Besides the geological challenges, there are also geopolitical hurdles. India has been suspicious about the China-Nepal railway. Unlike Nepal, India is not a BRI signatory, and Sino-Indian relations are strained over their border disputes.
Former ambassador Qiu wrote in 2020: ‘It is both China and Nepal’s responsibility to convince India on the railway’s importance to link India and China and its mutual benefit for the region as Nepal is .. links mainland China and the South Asian subcontinent. So, if we can connect China’s railway network with India’s railway network then this could be an important transit point for the region.’
In recent weeks, the cross-border railway project has been covered by Chinese media and elicited responses on Weibo. It has been cited as an important geopolitical project for China.
A commentary piece published by Caijing Magazine’s WeChat channel suggested that a rail link through Nepal to India could both ‘enhance China-India economic bonds when geopolitical tensions are at ease … and increase China’s strategic manoeuvring space when tensions are on the rise’.
Speaking at a recent webinar organised by the New Delhi-based Institute of Chinese Studies. Constantino Xavier, a foreign policy and security expert at the Centre for Social and Economic Progress think tank said: “Greater Chinese influence in Nepal is not a bilateral or regional issue but a global one. India should be able to calculate its relations with global powers rather than just looking to Nepal-China relations or China’s presence in Nepal.”
The ecological impact of the proposed rail line is not being discussed in Nepal, and nothing has been said about what China’s 2021 green development guidelines might mean for the project. Some experts say this is due to the Nepal government’s inability to work with the Chinese team.
“Any trans-Himalayan project of this scale will have serious environmental impact and there should be more concern around the fragile geology of the region,” said Basanta Raj Adhikari at the Centre for Disaster Studies at the Institute of Engineering, Tribhuvan University.
He says the project also needs to factor in seismic risk since the track will pass through the main central thrust – a geologically weak zone in the Himalayas.
“It is important to use technical knowledge of geologists and other experts to minimise its environmental impact, but no efforts towards this have been made,” Adhikari added.
In fact, there have been some concerns in China over the ecological impact of the railway. Says one comment on Caijing Magazine’s WeChat channel: ‘At a time when we are enduring extreme heat, many are concerned with the railway’s ecological impact on the world’s water tower. Railway maintenance is going to be very challenging in the Himalayan region. International relationships also depend on how we choose to act. Be cautious.”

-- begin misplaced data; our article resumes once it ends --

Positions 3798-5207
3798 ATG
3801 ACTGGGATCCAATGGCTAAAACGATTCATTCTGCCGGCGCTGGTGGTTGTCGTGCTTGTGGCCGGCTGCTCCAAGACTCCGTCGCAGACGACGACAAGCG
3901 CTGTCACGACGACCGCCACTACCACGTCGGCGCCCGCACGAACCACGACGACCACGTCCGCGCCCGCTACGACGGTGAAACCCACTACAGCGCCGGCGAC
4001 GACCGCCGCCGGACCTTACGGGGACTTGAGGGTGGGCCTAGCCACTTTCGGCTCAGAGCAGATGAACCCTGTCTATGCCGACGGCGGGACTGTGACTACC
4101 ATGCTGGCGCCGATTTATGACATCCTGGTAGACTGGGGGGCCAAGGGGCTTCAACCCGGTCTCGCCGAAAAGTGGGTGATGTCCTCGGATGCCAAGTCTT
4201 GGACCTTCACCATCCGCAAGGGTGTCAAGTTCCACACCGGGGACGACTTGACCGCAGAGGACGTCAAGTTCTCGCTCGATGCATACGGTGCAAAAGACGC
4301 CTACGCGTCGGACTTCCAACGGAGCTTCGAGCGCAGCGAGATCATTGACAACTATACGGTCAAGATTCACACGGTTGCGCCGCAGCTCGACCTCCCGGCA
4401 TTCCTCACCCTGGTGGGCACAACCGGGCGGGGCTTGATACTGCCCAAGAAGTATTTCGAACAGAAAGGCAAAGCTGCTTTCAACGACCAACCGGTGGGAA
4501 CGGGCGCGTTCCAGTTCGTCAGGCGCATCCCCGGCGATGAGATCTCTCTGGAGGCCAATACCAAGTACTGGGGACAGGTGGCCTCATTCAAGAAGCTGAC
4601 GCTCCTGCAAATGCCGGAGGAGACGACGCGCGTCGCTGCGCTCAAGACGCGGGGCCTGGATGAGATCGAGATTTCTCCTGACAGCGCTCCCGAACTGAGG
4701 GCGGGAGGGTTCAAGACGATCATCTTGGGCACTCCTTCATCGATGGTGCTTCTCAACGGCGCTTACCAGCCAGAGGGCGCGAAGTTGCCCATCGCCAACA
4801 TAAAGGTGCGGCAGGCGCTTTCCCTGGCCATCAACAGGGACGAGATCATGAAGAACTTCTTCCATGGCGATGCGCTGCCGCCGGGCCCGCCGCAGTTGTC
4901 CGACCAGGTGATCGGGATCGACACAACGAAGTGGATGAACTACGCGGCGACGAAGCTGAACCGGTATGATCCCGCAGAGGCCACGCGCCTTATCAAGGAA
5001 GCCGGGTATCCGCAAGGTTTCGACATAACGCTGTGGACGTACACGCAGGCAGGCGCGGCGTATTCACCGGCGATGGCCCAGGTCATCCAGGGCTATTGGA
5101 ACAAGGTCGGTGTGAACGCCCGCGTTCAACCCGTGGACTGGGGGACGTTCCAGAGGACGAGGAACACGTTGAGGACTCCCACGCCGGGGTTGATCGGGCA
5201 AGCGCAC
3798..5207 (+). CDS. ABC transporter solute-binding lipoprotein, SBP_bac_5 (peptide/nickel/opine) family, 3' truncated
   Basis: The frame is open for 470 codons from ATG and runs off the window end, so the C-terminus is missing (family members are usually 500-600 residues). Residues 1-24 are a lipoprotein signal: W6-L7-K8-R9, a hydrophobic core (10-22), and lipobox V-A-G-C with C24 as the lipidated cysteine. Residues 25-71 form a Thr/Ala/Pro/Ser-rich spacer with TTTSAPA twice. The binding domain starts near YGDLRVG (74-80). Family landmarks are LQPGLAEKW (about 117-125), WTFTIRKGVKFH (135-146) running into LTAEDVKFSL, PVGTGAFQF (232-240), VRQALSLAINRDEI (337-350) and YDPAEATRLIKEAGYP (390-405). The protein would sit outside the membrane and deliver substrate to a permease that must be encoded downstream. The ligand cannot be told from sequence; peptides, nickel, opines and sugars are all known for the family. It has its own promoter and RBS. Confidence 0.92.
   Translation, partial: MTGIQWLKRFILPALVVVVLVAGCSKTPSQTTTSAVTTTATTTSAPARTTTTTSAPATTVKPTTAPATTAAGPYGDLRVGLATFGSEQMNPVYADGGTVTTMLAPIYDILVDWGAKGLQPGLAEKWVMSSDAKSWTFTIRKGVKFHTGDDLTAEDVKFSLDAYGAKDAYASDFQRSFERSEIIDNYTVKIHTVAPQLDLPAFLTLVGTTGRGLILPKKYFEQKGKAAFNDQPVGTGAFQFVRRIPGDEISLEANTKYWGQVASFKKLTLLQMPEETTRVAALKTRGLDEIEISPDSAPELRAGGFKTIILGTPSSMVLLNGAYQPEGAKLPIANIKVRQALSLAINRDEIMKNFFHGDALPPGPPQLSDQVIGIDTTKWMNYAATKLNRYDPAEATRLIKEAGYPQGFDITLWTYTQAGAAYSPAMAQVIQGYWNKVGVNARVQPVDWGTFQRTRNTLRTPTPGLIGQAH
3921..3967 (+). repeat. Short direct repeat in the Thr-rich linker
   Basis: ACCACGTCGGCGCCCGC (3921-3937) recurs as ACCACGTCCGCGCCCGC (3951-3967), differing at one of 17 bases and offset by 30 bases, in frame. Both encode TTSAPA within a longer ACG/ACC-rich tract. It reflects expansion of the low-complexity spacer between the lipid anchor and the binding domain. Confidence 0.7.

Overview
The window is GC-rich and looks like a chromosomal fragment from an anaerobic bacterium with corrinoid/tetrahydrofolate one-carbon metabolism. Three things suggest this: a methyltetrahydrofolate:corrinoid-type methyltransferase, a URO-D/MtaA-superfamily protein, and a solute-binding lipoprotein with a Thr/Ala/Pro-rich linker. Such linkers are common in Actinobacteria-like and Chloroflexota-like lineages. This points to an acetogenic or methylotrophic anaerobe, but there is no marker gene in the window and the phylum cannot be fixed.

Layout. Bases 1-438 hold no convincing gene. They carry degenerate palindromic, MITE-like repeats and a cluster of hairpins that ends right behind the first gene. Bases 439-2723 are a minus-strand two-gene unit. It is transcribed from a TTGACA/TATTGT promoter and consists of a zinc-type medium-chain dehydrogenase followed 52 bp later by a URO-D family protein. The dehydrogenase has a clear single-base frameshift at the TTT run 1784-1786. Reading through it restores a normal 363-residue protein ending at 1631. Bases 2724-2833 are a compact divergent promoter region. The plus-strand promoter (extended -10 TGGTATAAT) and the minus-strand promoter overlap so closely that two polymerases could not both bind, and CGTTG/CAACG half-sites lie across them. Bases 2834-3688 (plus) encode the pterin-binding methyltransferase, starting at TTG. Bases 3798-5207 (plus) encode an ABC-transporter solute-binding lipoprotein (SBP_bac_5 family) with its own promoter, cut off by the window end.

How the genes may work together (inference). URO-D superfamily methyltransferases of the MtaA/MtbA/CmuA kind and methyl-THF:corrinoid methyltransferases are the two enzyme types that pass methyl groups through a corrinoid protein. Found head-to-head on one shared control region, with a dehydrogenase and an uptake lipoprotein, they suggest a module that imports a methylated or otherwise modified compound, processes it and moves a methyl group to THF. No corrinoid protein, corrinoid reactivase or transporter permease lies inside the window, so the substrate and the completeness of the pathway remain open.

Nepal has a huge trade deficit with China, and Beijing is encouraging Nepal to export more to China. From 1 September, 98% of Nepali products were eligible for zero-tariff exports to China.
‘This will support the Nepalese side to make good use of this policy dividend to expand exports to China,’ stated a communique after the meeting of the two foreign ministers in Qingdao last August.
Nepal imported goods worth $1.7 billion from China between mid-July 2021 and mid-April 2022, but Nepal’s exports to China were worth just $5 million in this period.
“The cross-border railway project, if eventually built, would surely augur well for Nepal’s economy, as the landlocked country’s transport connectivity with China currently relies on a few land ports that can’t operate amid heavy snow or geological disasters,” Long Xingchun, president of the Chengdu Institute of World Affairs, told the Global Times.
The only functional Nepal-China cross-border road crossing in Rasuwa Gadi, northwest of Kathmandu, had been closed since the Covid-19 pandemic, and was only partially opened last week after the visit to Nepal by Li Zhanshu, Chair of the Standing Committee of the National People’s Congress of China.
This piece was originally published on The Third Pole under the Creative Commons license, and was written by Ramesh Bhushal, Nepal Editor at The Third Pole.
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